For example: thình lình (sudden), bầy hầy (untidy), liểng xiểng (crushing)…
Reduplication in English:
Talking about reduplications in English, they are quite like reduplications in Vietnamese in there forms. In English, we also two main kinds of reduplications: total/ full or exact reduplications and partial reduplication.
As we can see above. There are different names for this kind of reduplication such as total/full/ exact or one of my friends who is Belgian call this type is lexical reduplication.
However, with which name, there is one same form for this type. In this type of reduplication, the entire words are repeated. It is said that this type or reduplication is used much when parents want to help their children speak by using repetitions of words. Since in English, it doesn’t have different accents in its words, the rule of forming total reduplications is not complicated as in Vietnamese.
For example: papa (father), bye bye ( goodbye), night night (goodnight)….
In English, we also have alliteration or ablaut reduplication and rhyming reduplication.
Alliteration (ablaut reduplication): Just like in Vietnamese, there are changes in vowel sounds while the initial consonant is still kept.
For example: tick tock (the sound of the clock), ping pong, hip hop, zigzag…
Rhyming reduplication: There are repetitions of final sound which is the vowel sound carrying stress.
For example: hokey pokey (the name of a children song), super duper, okey dokey...
Other forms of reduplications:
Beside the types mentioned above, in both Vietnamese and English, there are other larger forms of reduplications. Usually, one reduplication has two syllables, but we can sometimes see three or even four-syllable reduplication.
In Vietnamese: Three-syllable reduplications: sạch sành sanh (super clean), cỏn còn con (tiny), khít khìn khịt = sát sàn sạt (really close, tight)…
Four-syllable reduplications: Thủng tha thủng thẳng (take time), rủng ra rủng rỉnh (be clinking with plenty of money), vội vội vàng vàng = hấp ta hấp tấp (hurried)…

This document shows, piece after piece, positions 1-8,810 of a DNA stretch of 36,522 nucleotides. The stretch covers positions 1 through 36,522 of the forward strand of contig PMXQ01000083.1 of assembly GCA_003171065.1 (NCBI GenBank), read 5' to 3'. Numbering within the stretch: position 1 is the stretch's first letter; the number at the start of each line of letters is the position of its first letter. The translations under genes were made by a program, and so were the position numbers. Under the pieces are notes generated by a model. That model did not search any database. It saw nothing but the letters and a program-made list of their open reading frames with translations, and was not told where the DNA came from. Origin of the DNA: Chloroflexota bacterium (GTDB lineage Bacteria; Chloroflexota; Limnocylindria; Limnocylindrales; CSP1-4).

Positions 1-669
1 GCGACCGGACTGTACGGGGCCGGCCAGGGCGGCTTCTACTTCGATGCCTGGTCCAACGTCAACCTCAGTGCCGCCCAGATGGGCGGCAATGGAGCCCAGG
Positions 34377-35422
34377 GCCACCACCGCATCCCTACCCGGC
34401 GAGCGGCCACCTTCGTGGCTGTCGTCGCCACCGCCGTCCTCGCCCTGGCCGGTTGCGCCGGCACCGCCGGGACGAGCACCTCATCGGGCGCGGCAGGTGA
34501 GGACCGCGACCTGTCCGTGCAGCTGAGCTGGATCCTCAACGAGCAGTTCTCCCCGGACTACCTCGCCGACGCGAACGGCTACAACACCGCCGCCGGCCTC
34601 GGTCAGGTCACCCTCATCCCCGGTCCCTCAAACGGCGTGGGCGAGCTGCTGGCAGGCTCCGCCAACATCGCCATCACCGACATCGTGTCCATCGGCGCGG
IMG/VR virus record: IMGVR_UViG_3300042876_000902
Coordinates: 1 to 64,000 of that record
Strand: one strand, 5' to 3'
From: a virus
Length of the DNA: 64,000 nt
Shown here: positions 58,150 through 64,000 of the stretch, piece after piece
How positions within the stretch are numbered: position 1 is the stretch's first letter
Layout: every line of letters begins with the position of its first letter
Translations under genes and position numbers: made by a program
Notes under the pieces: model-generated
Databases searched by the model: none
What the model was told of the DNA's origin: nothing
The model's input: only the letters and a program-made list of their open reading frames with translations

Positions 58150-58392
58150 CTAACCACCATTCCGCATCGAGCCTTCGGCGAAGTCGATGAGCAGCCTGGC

In English: The reduplications which have more than two syllables are quite rare in English. We can just find few examples of this kind of reduplication. For example: tic tac toe, pong ping pong..
We can see in both Vietnamese or English, reduplicative words have the onomatopoetic and pictographic abilities, especially Vietnamese. That the reason why reduplications are used a lot in Vietnamese poetry and literature. However, reduplications in English are usually used in speaking to add more sounds to make the conversation more colorful.
This topic was chosen at the beginning because from my point of view, an English teacher to be, I was learnt a lot about different kind of words in English. However, when I catch some reduplications in Vietnamese or in English, I realize that I have rarely studied about this in my English studying. When I read some poems or some literature work which has reduplication, I wonder how could we translate and use the reduplication in the most effective way. If we are just a normal English learner, just use English in daily life, reduplications may not be important in our English studying. However, with translation major learners, especially translation in literature field, this kind of reduplication research can help them a lot in their work. When translator want to translate one Vietnamese work into English, it is not easy to find the exact English reduplications for Vietnamese reduplications. We can only find the right words with the right meanings for these reduplications instead. And by doing some research in this paper, I want the readers have a clearer look about reduplications, both in Vietnamese and in English. By understanding the rules and the types of reduplications in both language, this may be really useful for translators in finding the best words for their translation, especially from Vietnamese into English. Moreover, not only translators but also foreign writers may find it easier to write a new poem or literature work in English or in Vietnamese.
Nguyễn, Đ. H. (1997). Vietnamese-Tiếng Việt Không Son Phấn. Philadelphia: John Benjamins Publishing Company.
Mai, Ng. Ch, & Vũ, Đ. N, & Hoàng. T. P. (1997). Cơ sở ngôn ngữ học và tiếng Việt. Vi ệt Nam: Educational Publisher.